The chair is light blue but shades toward gray in the sun. China blue but more somber, more delicate. It’s an Adirondack chair, which are common in New England, but when she first saw it, she found it unique, unusual, a splendid wedding gift.
They married right after she graduated. She was twenty-two and Morty was twenty-nine. The gifts their friends and families bestowed upon them were staid and correct: towels, saucepans, a basic china set. But after the ceremony, Richard—bearded, his hair shaggy as an undergrad’s—told them if they wanted their present they’d have to come over to his house. They’d not planned a honeymoon, so they went the next day. At the front door Richard asked them to meet him at the garage. He lifted its door from the inside and there, on the concrete: sun illuminated its wooden back, its wide arms. It looked like a minimalist throne. She hadn’t suspected Morty’s peer was so gifted in carpentry. She reached on tiptoe to kiss his cheek. Morty shook Richard’s hand and said he was lucky to count Richard as a friend.
Morty accepting the position in Vermont had given Richard the idea. He’d been once as a kid and remembered loving these simple, stark chairs: no cushioning and yet comfortable, perfect for reading a book in on a nice day. The paint color, too, was part of the gift. Richard knew Morty’s full name—Mortimer—translated roughly from the French to mean dead sea. He didn’t know what a dead sea looked like but had imagined it pale. Then Richard flushed, and Cappie thought he worried he’d too baldly admitted his affection for Morty, a thing men always struggle with. “I’d meant for there to be two chairs. But the semester flew by.” He glanced toward the house—she imagined toward his study, to the blue-book exams stacked on his desk.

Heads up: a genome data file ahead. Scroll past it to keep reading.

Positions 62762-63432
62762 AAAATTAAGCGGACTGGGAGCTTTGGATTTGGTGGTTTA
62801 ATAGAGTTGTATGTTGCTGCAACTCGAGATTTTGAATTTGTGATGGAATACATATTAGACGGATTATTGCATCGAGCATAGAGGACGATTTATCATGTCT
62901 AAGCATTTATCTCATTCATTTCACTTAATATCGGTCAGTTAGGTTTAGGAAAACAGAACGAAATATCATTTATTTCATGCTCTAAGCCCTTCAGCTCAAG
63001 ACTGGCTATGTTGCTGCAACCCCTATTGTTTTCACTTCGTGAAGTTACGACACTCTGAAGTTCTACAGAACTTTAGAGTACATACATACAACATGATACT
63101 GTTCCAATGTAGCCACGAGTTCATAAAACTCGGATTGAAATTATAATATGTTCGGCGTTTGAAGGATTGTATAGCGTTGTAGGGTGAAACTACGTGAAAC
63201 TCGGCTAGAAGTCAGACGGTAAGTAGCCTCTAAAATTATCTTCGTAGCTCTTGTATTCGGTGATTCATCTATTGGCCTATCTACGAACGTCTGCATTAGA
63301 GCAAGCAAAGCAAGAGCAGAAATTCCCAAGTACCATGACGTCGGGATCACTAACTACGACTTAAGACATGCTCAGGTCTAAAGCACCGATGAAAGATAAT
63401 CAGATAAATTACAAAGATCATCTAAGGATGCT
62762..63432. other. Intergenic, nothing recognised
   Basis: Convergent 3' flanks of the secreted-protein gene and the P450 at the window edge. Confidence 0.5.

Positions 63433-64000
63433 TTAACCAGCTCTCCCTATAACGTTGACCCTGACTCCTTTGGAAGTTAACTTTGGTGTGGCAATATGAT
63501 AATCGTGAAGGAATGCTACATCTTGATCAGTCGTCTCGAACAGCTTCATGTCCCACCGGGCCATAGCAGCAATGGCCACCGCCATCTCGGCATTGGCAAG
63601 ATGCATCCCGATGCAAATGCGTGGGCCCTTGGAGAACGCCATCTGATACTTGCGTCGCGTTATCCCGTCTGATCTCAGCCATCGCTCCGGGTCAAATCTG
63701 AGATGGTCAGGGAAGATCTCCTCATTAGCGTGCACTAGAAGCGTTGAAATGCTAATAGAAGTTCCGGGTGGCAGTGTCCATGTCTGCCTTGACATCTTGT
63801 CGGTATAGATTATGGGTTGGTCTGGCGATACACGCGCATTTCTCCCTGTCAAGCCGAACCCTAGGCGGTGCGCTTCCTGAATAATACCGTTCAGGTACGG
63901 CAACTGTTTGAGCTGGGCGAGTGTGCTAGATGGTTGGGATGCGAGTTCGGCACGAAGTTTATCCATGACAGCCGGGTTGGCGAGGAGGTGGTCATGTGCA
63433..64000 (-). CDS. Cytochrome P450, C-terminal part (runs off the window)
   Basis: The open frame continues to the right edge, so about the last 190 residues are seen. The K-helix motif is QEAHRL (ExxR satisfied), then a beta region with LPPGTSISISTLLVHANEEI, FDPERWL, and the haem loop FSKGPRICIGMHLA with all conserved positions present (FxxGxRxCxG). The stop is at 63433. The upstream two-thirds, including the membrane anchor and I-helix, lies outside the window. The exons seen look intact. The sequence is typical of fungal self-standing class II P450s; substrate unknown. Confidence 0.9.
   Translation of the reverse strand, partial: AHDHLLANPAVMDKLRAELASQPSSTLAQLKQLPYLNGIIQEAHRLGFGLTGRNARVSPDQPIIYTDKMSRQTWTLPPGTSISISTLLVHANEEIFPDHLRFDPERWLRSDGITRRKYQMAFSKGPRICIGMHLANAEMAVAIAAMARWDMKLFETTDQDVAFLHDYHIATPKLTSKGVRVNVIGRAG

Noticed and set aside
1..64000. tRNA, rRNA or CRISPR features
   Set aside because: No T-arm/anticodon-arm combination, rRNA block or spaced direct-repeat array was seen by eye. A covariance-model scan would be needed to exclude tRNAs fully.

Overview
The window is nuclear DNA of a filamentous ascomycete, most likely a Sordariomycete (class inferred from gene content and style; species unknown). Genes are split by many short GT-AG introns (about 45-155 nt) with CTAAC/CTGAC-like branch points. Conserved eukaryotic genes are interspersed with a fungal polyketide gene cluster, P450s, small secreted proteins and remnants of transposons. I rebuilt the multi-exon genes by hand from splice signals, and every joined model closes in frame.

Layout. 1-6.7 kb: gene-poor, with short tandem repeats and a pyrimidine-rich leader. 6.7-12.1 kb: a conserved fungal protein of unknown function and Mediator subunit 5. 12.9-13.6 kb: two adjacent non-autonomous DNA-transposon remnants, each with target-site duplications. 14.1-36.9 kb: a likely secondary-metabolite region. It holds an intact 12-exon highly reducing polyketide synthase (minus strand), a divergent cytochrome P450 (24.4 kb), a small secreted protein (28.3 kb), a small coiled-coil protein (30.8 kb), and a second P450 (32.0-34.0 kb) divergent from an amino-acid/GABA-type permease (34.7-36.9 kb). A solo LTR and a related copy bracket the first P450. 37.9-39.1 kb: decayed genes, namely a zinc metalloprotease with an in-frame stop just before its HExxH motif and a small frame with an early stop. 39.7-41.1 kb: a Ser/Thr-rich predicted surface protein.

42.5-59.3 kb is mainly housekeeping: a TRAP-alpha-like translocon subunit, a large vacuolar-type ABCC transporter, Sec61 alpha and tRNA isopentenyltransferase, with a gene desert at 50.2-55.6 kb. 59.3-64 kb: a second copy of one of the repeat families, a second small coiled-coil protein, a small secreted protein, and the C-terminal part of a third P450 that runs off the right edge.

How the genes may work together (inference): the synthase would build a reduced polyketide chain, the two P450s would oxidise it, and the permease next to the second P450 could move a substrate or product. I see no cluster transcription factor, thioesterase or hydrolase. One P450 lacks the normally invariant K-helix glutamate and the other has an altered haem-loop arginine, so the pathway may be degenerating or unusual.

“This is the most thoughtful gift we’ve received,” she said. “We love it.”
Richard invited them in. He and his wife, Tabitha, had a small cottage in Cayuga Heights. Cappie loved this tree-lined neighborhood, the quiet houses tucked back amid oaks and elms. Morty lived north of campus in a brick apartment complex populated mostly by graduate students. Her first two years she’d lived in Mary Donlon Hall; her junior and senior years, with a few girlfriends, she’d rented a seedy apartment on East Seneca near Collegetown. Tabitha suggested lemonade on the back patio and a game of bridge. The backyard was thick with sunlight, which, as Cappie wore a sundress, warmed her collar bone and shoulders. Tabitha had put mint leaves in the pitcher of lemonade; they floated on the surface. She poured them all glasses as Richard found a pack of playing cards. Morty and Richard discussed how their students had done this semester. Tabitha told Cappie the wedding had been beautiful. Cappie thanked her, although she was privately relieved the day was over. They’d been married on campus, in Sage Chapel, gothic and rich with its apse window and vaulted ceilings, its gleaming brass lamps and mosaic designs. At the last moment, her mother had volunteered the nondenominational church displeased her. The crypts holding the college’s founders were distasteful. The space was remote, overly ornate. All this, Cappie had felt, was implicit criticism of Morty, with his imperiousness and academic prowess. Buried even further down was jealousy: her daughter—easily, without drama or strife—had fallen in love and would spend her life with a successful man. So many, too, had borne witness: it had made the wedding seem a performance rather than a ceremonial joining. It had lacked intimacy.